Montecristo brand of cigars are produced in Cuba by Habanos SA, the state owned tobacco company. However, cigars of the same name are also produced in the Dominican Republic by Altadis, the Franco-Spanish tobacco monopoly.
History of the Montecristo
Alonso Menendez bought the Particulares Factory in July of 1935. Although the Byron brand of cigars produced by the company was practically unknown, the Particulares brand had already attained quite a reputation. Immediately after acquiring the factory, Menendez created a new cigar brand and named it the Montecristo.
It’s not too difficult to figure out where the inspiration for the name came from – the Alexandre Dumas novel, The Count of Monte Cristo. Supposedly, this was a very popular novel chosen by the torcedores (cigar rollers) to have the lector read to them on the rolling floor. It is said that the rollers were largely illiterate, so the lector would read to them while they worked.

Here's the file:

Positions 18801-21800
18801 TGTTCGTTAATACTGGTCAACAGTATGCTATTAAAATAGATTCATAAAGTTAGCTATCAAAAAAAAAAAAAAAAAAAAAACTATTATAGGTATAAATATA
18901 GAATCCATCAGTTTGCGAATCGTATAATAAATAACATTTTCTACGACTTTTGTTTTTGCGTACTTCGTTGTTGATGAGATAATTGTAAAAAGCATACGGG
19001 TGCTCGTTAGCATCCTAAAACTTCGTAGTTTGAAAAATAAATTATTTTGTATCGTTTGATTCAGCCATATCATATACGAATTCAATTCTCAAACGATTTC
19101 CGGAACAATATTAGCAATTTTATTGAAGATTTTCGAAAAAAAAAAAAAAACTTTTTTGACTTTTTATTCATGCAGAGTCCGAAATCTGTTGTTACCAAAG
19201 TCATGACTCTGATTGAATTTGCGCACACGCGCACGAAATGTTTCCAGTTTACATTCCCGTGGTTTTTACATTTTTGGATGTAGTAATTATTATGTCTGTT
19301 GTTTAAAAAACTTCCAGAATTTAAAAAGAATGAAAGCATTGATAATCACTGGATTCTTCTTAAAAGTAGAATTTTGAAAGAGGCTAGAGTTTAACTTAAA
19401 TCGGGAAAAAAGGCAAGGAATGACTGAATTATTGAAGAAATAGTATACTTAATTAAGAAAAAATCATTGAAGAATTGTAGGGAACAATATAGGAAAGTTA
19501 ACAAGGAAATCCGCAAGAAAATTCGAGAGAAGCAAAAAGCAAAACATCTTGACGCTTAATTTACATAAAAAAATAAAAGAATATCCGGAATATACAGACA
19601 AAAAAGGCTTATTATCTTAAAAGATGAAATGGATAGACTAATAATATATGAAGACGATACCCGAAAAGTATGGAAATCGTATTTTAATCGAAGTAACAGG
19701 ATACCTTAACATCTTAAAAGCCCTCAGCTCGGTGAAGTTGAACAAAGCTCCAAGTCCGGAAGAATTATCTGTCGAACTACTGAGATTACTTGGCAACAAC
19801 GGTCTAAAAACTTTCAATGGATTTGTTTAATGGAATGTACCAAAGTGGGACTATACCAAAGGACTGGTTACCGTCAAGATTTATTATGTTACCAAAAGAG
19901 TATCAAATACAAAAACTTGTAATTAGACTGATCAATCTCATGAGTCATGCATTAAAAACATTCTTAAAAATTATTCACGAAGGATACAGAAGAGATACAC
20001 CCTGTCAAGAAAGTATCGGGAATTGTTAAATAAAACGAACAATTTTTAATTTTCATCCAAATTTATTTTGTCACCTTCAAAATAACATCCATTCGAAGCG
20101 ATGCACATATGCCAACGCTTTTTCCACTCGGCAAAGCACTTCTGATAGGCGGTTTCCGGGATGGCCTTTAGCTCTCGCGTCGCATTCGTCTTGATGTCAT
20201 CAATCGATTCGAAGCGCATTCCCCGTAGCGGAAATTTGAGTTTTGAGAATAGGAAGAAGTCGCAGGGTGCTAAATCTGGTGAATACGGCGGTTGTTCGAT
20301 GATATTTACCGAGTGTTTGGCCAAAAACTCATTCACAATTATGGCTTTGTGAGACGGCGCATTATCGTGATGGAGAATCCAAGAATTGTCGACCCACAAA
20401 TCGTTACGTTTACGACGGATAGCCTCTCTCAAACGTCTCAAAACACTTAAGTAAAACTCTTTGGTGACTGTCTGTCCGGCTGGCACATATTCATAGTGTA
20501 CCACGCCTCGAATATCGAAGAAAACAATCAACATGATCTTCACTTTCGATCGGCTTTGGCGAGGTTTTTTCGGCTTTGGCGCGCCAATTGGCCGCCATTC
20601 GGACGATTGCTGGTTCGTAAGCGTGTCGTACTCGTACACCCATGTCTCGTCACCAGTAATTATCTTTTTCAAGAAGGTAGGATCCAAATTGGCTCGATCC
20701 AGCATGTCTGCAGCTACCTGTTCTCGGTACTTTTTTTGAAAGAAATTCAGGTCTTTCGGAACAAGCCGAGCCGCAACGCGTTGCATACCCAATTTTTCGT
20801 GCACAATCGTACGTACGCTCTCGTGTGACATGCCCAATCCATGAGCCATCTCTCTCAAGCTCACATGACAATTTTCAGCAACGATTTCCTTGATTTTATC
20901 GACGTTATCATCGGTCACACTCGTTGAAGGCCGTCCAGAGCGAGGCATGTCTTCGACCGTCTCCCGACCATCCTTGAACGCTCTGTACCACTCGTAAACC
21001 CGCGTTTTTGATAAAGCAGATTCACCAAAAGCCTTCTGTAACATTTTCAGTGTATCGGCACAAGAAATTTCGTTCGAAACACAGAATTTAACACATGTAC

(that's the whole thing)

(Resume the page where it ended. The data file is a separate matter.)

The Montecristo logo made up of a triangle of six swords bordering a delicate fleur-de-lis, now extremely famous, was designed by the brand’s British distributor, John Hunter Morris and Elkan Co. Ltd.
Along with a partner, Menendez founded a new firm in July of 1936. They named the company Menéndez, García y Cía. Success of the Montecristo brand continued to grow rapidly, prompting the firm to purchase the struggling H. Upmann Factory in 1937 from then owner, J. Frankau SA. Production of the Montecristo brand of cigars was transferred from Particulares to the H. Upmann factory, and remained there even after the Revolution.
After the acquisition, J. Frankau continued as the sole distributor in the UK of the H. Upmann brand, while John Hunter Morris and Elkan Co. Ltd. had the right to be the sole distributor of Montecristo brand cigars in Britain. These two firms merged in 1963, and became known as Hunters & Frankau. Today, the company is the sole importer and distributor in the UK of all Cuban cigars.
Contrary to popular belief, the original name of the cigar was not H. Upmann Montecristo Selection. The fact that Menendez founded the company in 1935, but didn’t acquire H. Upmann until 1937 disproves this myth.